Meitu, a Hong Kong-listed (3152.HK) beauty app company known for its AI-driven photo-editing and video-sharing solutions, recorded a net loss between $41.1 million and $52.3 million in the first half of this year amid the bloodbath experienced of the crypto market.
In a filing proposed to the Hong Kong Stock Exchange last Friday, the firm acknowledged that “the expected increase in net loss is primarily due to the acquired cryptocurrencies impairment”. Per the report:
“It is expected that the group may record a net loss of between approximately RMB 274.9 million and RMB 349.9 million for the six months ended June 30, 2022.”
Meitu acquired nearly 940.89 Bitcoin (BTC) and 31,000 ether (ETH) between March 7 and April 8, 2021, at approximately $49.5 million and $50.5 million, respectively, but these holdings remained without selling.
The filing also reads:
“Since the cryptocurrencies acquisitions, the group has neither acquired nor sold any cryptocurrencies pursuant to the Cryptocurrency Investment Plan (including any Ether or Bitcoin).”
“As of June 30, 2022, the fair values of the Acquired Ether and the Acquired Bitcoin determined based on the then prevailing market prices were approximately US$32.0 million and US$18.0 million, respectively,” the report added.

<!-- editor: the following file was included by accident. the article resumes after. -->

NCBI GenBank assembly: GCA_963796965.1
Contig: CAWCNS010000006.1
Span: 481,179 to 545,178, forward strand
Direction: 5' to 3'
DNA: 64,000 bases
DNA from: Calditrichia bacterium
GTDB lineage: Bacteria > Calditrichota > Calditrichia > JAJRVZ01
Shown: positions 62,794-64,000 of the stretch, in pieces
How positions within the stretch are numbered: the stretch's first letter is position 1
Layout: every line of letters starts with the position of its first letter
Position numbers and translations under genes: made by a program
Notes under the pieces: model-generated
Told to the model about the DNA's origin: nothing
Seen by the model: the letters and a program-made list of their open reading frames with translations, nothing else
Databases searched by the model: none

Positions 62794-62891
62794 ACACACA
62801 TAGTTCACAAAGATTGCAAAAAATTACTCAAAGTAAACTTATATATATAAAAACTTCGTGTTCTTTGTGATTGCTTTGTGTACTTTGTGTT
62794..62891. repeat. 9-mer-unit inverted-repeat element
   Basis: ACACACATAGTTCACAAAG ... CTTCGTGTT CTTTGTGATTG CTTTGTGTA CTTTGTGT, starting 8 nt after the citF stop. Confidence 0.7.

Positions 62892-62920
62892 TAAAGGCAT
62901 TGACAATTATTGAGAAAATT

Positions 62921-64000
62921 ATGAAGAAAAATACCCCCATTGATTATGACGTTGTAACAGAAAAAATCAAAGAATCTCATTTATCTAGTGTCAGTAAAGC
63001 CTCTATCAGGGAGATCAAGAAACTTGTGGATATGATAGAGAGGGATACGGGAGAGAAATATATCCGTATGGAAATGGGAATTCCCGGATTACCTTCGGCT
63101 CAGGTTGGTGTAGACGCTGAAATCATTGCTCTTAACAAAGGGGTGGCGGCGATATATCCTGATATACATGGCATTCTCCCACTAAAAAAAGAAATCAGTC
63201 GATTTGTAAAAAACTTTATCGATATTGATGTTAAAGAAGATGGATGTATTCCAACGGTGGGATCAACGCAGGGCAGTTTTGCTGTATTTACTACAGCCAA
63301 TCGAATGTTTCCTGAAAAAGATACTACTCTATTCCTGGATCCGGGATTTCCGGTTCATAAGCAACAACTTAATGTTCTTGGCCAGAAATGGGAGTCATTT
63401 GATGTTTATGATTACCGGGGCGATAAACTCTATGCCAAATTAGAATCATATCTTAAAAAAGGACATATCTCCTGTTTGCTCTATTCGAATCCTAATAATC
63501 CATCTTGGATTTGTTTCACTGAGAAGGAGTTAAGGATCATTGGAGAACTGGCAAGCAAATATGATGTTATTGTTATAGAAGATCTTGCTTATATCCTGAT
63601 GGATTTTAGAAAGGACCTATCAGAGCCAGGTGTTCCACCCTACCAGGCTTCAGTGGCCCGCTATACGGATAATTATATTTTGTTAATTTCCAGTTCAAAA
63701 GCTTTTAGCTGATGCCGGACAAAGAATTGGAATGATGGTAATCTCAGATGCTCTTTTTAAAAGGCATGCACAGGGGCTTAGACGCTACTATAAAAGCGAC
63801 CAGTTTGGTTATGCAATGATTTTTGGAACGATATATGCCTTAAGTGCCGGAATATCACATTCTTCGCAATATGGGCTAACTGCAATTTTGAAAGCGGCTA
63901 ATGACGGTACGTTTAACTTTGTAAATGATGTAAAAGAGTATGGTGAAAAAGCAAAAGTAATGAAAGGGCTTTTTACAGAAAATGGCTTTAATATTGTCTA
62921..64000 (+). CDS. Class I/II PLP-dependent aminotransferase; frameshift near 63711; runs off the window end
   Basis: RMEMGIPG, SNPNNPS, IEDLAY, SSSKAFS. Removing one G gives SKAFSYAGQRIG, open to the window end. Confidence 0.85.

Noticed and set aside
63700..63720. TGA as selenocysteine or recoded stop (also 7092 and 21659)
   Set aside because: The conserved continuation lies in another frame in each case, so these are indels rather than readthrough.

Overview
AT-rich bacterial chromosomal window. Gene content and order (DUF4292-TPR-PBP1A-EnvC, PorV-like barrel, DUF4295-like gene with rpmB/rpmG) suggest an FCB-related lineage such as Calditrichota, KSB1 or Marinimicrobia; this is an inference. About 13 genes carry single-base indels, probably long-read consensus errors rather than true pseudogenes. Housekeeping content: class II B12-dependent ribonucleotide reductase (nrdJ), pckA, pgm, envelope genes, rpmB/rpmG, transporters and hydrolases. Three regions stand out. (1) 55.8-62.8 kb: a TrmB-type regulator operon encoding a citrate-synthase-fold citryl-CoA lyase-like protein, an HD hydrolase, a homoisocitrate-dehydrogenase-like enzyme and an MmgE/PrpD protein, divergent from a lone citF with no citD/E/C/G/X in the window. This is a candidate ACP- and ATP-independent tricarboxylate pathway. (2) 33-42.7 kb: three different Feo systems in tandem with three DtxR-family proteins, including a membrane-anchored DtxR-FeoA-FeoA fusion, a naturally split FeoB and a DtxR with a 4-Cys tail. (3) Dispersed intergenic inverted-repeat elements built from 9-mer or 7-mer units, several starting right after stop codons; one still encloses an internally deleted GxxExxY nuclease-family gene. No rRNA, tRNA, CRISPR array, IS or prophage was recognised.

Subject to the devaluation amid the recent crypto winter, the loss is estimated at about 50%, and the book loss is as high as $50 million compared with the previous purchase price.
The Chinese Xiamen-based beauty app pointed out that the crypto market was volatile in the near term because prices were subject to fluctuations.
The meltdown in the cryptocurrency market has been heightened by tightened macroeconomic factors and unforeseen circumstances like the invasion of Ukraine by Russia and the collapse of UST and LUNA tokens.
As a result, Bitcoin has shed at least 70% of its value from the all-time high (ATH) price of $69,000 recorded in November 2021.
Furthermore, the non-fungible token (NFT) sector has also not been spared because sales recently slipped to a 12-month low.
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